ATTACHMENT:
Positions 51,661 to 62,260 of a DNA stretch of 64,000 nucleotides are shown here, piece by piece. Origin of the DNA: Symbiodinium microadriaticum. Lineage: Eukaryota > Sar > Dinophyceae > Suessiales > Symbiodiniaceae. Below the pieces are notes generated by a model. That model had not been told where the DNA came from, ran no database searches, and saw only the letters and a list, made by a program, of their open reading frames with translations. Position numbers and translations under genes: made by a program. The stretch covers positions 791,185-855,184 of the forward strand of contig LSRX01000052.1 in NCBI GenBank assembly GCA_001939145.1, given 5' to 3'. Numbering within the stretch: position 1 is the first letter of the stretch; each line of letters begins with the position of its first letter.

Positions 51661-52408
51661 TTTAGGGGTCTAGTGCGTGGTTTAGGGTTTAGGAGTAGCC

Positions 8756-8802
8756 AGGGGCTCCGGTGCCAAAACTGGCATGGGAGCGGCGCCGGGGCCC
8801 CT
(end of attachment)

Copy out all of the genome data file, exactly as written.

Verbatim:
Positions 51,661 to 62,260 of a DNA stretch of 64,000 nucleotides are shown here, piece by piece. Origin of the DNA: Symbiodinium microadriaticum. Lineage: Eukaryota > Sar > Dinophyceae > Suessiales > Symbiodiniaceae. Below the pieces are notes generated by a model. That model had not been told where the DNA came from, ran no database searches, and saw only the letters and a list, made by a program, of their open reading frames with translations. Position numbers and translations under genes: made by a program. The stretch covers positions 791,185-855,184 of the forward strand of contig LSRX01000052.1 in NCBI GenBank assembly GCA_001939145.1, given 5' to 3'. Numbering within the stretch: position 1 is the first letter of the stretch; each line of letters begins with the position of its first letter.

Positions 51661-52408
51661 TTTAGGGGTCTAGTGCGTGGTTTAGGGTTTAGGAGTAGCC

Positions 8756-8802
8756 AGGGGCTCCGGTGCCAAAACTGGCATGGGAGCGGCGCCGGGGCCC
8801 CT